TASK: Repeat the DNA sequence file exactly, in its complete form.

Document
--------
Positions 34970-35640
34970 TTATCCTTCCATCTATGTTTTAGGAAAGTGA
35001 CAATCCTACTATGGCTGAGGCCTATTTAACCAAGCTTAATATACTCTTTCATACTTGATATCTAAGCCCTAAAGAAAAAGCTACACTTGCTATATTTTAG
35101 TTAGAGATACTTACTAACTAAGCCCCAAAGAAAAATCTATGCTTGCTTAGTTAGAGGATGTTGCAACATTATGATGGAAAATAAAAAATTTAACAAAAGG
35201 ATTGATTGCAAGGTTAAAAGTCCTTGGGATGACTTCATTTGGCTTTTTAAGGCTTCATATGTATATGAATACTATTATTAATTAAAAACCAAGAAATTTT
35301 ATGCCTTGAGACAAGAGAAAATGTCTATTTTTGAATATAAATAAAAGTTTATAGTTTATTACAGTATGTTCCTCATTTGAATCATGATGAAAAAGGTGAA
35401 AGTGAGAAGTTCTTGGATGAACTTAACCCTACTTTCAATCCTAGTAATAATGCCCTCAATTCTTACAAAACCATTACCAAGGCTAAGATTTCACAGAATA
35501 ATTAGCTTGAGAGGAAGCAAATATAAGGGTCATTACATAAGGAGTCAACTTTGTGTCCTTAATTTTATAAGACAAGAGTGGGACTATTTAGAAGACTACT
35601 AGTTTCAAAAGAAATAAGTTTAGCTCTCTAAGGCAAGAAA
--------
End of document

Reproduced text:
Positions 34970-35640
34970 TTATCCTTCCATCTATGTTTTAGGAAAGTGA
35001 CAATCCTACTATGGCTGAGGCCTATTTAACCAAGCTTAATATACTCTTTCATACTTGATATCTAAGCCCTAAAGAAAAAGCTACACTTGCTATATTTTAG
35101 TTAGAGATACTTACTAACTAAGCCCCAAAGAAAAATCTATGCTTGCTTAGTTAGAGGATGTTGCAACATTATGATGGAAAATAAAAAATTTAACAAAAGG
35201 ATTGATTGCAAGGTTAAAAGTCCTTGGGATGACTTCATTTGGCTTTTTAAGGCTTCATATGTATATGAATACTATTATTAATTAAAAACCAAGAAATTTT
35301 ATGCCTTGAGACAAGAGAAAATGTCTATTTTTGAATATAAATAAAAGTTTATAGTTTATTACAGTATGTTCCTCATTTGAATCATGATGAAAAAGGTGAA
35401 AGTGAGAAGTTCTTGGATGAACTTAACCCTACTTTCAATCCTAGTAATAATGCCCTCAATTCTTACAAAACCATTACCAAGGCTAAGATTTCACAGAATA
35501 ATTAGCTTGAGAGGAAGCAAATATAAGGGTCATTACATAAGGAGTCAACTTTGTGTCCTTAATTTTATAAGACAAGAGTGGGACTATTTAGAAGACTACT
35601 AGTTTCAAAAGAAATAAGTTTAGCTCTCTAAGGCAAGAAA